August 16, 2014.
Just four days before I was going to start my freshman year at Syracuse University, I made the biggest decision of my life. I came out as gay publicly, stepping out of a one-way closet that, even four months prior, I never dreamed of leaving. A closet that, for so long, I did not even realize I was in. But on that date, I knew I was ready to live my authentic life, swearing to myself that I would close the closet door and never look back.
Now, two years later, I'm speaking to the scared gay boy in his bedroom, nervous as he clicks "Post" on his Facebook declaration. I'm sharing with him the lessons he'll learn – good and bad – in the short amount of time he's lived as an out gay man.
The hardest part is done.
For me, the most difficult coming out I had to do was to myself. We're raised with these expectations of a husband and wife and their biological children. We're taught that anything outside of that just isn't normal. The fear of being abnormal is enough for so many people to refuse to accept themselves. I, like many, convinced myself that it was all just a phase. Perhaps I'm bisexual and I'll be able to just live a seemingly-straight life. Even the word "gay" itself was a word I couldn't utter.
We all go on different journeys to discover and invent our identities; for me, it took a real boy crush. Yet once I came to terms with my sexuality, everything came easier. It took 17 years to come out to myself, but only a couple months to come out to the world. Thus, looking forward, I know the hardest part is complete.
But your coming out is far from over.
Many straight, cisgender folks don't realize that LGBTQ people don't just come out once. Each time we meet someone new, apply for a job, or reunite with someone from our past, we wind up coming out all over again. Be prepared for the shock when you say the word "boyfriend" or when you're talking about your man-crush Monday.
The more times you do it, the easier it gets, but that still doesn't make it comfortable. It may be 2016, but you still never know how someone might react when they find out you're gay. Though you might live each and every day out and proud, you never know when you'll have to come out once again.
Being gay is just one part of your identity.
Before coming out, my privilege as a white, cisgender man never forced me to seriously think about identity. I'm grateful that coming out allowed me to understand oppression and how it manifests in so many corners of our society. I understand what it means to be an ally, whether that's to Black Lives Matter, the feminism movement or trans liberation.
At the same time, it's important to remember that one part of your identity does not define your entire being. I love drag queens, not because I'm gay, but because they're fierce and entertaining. I'm a storyteller, a social media addict and a pop culture enthusiast. Being gay is central to my identity, but it isn't everything.
There's a lot to learn about this community.
Everybody talks about this "same love" you'll experience in the gay world. While love, at its core, might be the same, our community simply isn't the same as the straight community. That doesn't make one community better than the other, but it's important for you to understand these differences as an out gay man.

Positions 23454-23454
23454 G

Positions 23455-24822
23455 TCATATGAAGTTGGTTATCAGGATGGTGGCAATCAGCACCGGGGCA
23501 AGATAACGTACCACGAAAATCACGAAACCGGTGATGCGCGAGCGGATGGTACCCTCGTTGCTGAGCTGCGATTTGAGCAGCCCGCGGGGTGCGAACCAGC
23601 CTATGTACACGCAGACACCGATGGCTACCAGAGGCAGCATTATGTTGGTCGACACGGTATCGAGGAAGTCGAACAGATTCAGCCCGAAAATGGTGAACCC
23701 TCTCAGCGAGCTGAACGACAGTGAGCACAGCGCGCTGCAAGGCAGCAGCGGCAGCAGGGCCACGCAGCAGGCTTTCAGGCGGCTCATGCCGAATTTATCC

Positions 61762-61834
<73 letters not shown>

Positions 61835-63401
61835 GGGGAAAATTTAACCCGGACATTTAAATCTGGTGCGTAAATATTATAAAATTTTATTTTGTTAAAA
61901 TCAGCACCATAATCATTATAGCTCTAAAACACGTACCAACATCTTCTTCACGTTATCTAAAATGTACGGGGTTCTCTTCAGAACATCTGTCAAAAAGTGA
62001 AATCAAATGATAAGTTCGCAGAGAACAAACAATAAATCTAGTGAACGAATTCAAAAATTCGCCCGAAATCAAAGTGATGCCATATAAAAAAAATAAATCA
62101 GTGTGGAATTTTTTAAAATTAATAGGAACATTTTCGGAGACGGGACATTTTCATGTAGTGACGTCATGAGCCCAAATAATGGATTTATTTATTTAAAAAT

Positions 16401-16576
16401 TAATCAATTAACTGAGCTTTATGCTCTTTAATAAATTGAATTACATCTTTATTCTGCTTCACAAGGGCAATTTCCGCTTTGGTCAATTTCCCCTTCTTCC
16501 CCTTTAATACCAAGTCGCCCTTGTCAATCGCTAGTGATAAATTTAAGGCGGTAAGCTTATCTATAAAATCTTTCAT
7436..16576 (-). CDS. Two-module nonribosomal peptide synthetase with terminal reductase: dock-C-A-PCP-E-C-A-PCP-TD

Tinder might be a trashy hook-up app in the straight world, but that's professional dating for gay men, with apps like Grindr and Scruff. There's a rumor that every gay man knows every other gay man and all there is definitely a lot of truth to that. Be prepared to find out your current boyfriend's ex is your ex, too – our dating pool is limited, to be fair. Open relationships can be pretty common, but that doesn't mean you can't find someone who is monogamous, either.
Our community is rapidly changing, so don't think that you'll learn the rules quickly. I'm two years in and still figuring this all out.
No matter what, be proud.
Despite the ease on restrictions that gay people in the United States have to live with today, we are still an oppressed community. The very fact that we have to come out is proof enough that being gay is not viewed as the norm.
Remember the brave people who came before us, coming out against and risking their lives to demand equality for those after them. Because of them, we can live safer lives today. We can celebrate the progress that we've made already while still recognizing the work that is left ahead.
The greatest progress in acceptance for the LGBTQ community happens when someone they know comes out. You're making a difference not only in your own life, but you're helping the people around you become more accepting. I've witnessed this first-hand. That, itself, is a reason to be proud.
August 16, 2016.
I'm not the same person that I was on August 16, 2014. I've been through good times and bad, triumphs and heartbreaks. I've cried knowing I can get married in any state in the United States and cried knowing I can get shot in a gay bar for being my authentic self. Through it all, though, I've never regretted coming out. I'll continue to celebrate that each and every year.
Lead Image Credit: Matt Gehring